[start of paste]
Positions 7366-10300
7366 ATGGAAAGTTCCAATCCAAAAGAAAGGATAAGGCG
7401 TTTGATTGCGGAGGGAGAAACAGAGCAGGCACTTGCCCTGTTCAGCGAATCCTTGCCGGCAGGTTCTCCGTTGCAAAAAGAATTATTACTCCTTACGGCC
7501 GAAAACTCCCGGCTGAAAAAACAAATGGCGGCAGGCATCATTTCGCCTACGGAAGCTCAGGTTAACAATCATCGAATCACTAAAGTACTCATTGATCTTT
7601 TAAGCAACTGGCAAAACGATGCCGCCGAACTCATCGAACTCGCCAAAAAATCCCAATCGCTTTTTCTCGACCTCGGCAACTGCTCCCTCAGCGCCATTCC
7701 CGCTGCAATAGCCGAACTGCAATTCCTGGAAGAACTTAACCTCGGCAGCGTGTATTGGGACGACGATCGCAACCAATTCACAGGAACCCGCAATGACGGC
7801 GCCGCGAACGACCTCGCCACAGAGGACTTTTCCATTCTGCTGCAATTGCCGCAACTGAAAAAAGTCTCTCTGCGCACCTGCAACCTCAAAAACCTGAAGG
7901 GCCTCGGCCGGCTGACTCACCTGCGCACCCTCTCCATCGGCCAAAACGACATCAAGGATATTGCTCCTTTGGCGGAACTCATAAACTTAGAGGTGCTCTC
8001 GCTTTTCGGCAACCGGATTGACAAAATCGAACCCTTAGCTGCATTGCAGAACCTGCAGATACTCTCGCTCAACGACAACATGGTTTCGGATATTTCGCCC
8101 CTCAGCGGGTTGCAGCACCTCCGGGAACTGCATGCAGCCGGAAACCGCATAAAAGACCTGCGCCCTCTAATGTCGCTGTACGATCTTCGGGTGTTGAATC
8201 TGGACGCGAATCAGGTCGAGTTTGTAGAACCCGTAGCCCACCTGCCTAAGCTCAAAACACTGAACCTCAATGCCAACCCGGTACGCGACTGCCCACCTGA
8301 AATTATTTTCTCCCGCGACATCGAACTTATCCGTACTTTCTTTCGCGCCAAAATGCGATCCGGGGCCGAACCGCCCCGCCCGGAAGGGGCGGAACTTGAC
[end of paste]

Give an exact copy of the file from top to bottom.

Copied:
Positions 7366-10300
7366 ATGGAAAGTTCCAATCCAAAAGAAAGGATAAGGCG
7401 TTTGATTGCGGAGGGAGAAACAGAGCAGGCACTTGCCCTGTTCAGCGAATCCTTGCCGGCAGGTTCTCCGTTGCAAAAAGAATTATTACTCCTTACGGCC
7501 GAAAACTCCCGGCTGAAAAAACAAATGGCGGCAGGCATCATTTCGCCTACGGAAGCTCAGGTTAACAATCATCGAATCACTAAAGTACTCATTGATCTTT
7601 TAAGCAACTGGCAAAACGATGCCGCCGAACTCATCGAACTCGCCAAAAAATCCCAATCGCTTTTTCTCGACCTCGGCAACTGCTCCCTCAGCGCCATTCC
7701 CGCTGCAATAGCCGAACTGCAATTCCTGGAAGAACTTAACCTCGGCAGCGTGTATTGGGACGACGATCGCAACCAATTCACAGGAACCCGCAATGACGGC
7801 GCCGCGAACGACCTCGCCACAGAGGACTTTTCCATTCTGCTGCAATTGCCGCAACTGAAAAAAGTCTCTCTGCGCACCTGCAACCTCAAAAACCTGAAGG
7901 GCCTCGGCCGGCTGACTCACCTGCGCACCCTCTCCATCGGCCAAAACGACATCAAGGATATTGCTCCTTTGGCGGAACTCATAAACTTAGAGGTGCTCTC
8001 GCTTTTCGGCAACCGGATTGACAAAATCGAACCCTTAGCTGCATTGCAGAACCTGCAGATACTCTCGCTCAACGACAACATGGTTTCGGATATTTCGCCC
8101 CTCAGCGGGTTGCAGCACCTCCGGGAACTGCATGCAGCCGGAAACCGCATAAAAGACCTGCGCCCTCTAATGTCGCTGTACGATCTTCGGGTGTTGAATC
8201 TGGACGCGAATCAGGTCGAGTTTGTAGAACCCGTAGCCCACCTGCCTAAGCTCAAAACACTGAACCTCAATGCCAACCCGGTACGCGACTGCCCACCTGA
8301 AATTATTTTCTCCCGCGACATCGAACTTATCCGTACTTTCTTTCGCGCCAAAATGCGATCCGGGGCCGAACCGCCCCGCCCGGAAGGGGCGGAACTTGAC